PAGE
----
Seoul Peace Prize

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As leader of the intellectual dissidence, he served as a powerful catalyst in bringing about the collapse of Communism in central and eastern Europe. There is a saying which goes, “The pen is mightier than the sword.” When Soviet troops invaded and imposed hard-line Communist party control in Czechoslovakia after the Spring of Prague in l968, Mr. Havel did not remain silent, but stood against tyranny with unusual courage. With the pen alone, he kept protesting the iron-fist rule of the Communist regime, refusing to go into exile the way so many other writers and artists of his country did at the time. He said, “The solution to the situation does not lie in leaving it. Fourteen million people can’t just go and leave Czechoslovakia.” He spent the l980’s in and out of prison, writing plays that he could not see performed in his own country.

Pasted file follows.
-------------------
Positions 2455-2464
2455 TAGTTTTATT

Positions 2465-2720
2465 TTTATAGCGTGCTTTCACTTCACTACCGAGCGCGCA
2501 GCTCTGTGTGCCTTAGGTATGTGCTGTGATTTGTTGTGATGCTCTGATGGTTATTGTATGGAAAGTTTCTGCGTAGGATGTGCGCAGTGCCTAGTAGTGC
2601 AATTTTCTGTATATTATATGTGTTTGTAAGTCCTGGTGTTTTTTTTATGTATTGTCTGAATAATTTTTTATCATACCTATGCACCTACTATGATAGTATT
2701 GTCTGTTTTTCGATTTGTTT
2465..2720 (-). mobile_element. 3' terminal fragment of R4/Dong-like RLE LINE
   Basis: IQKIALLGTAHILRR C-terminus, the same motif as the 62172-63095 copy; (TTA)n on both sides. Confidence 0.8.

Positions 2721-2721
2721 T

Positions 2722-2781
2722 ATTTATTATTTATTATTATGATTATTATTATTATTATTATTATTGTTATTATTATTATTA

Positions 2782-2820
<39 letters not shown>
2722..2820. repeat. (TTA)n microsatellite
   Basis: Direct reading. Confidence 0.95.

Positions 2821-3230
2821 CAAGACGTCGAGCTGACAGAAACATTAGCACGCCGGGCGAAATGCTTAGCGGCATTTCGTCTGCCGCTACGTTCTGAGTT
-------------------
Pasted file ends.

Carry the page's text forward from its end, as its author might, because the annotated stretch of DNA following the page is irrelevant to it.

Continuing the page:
Mr. Havel soon became not only a hero of the Czech people but of their neighbors as well. His courageous action galvanized the dissident movement in other East and central European countries, and eventually brought about the collapse of the totalitarian system in Europe.
  He became the first non-Communist president of his country since l948 and served his people for l3 years. He said jokingly, “If you want to see your plays performed the way you wrote them, become president.”
  Today, Mr. Havel is a senior statesman respected world-wide. But he is not complacent. With his unswerving conviction about democracy and human rights, he uses his moral authority to condemn human rights abuses in Myanmar, North Korea, Cuba and anywhere in the world and urge the international community to act to remedy the situation.
  In an article contributed to the Washington Post last June, Mr. Havel castigated human rights abuses in North Korea, and called on the international community to deal firmly with the Stalinist state.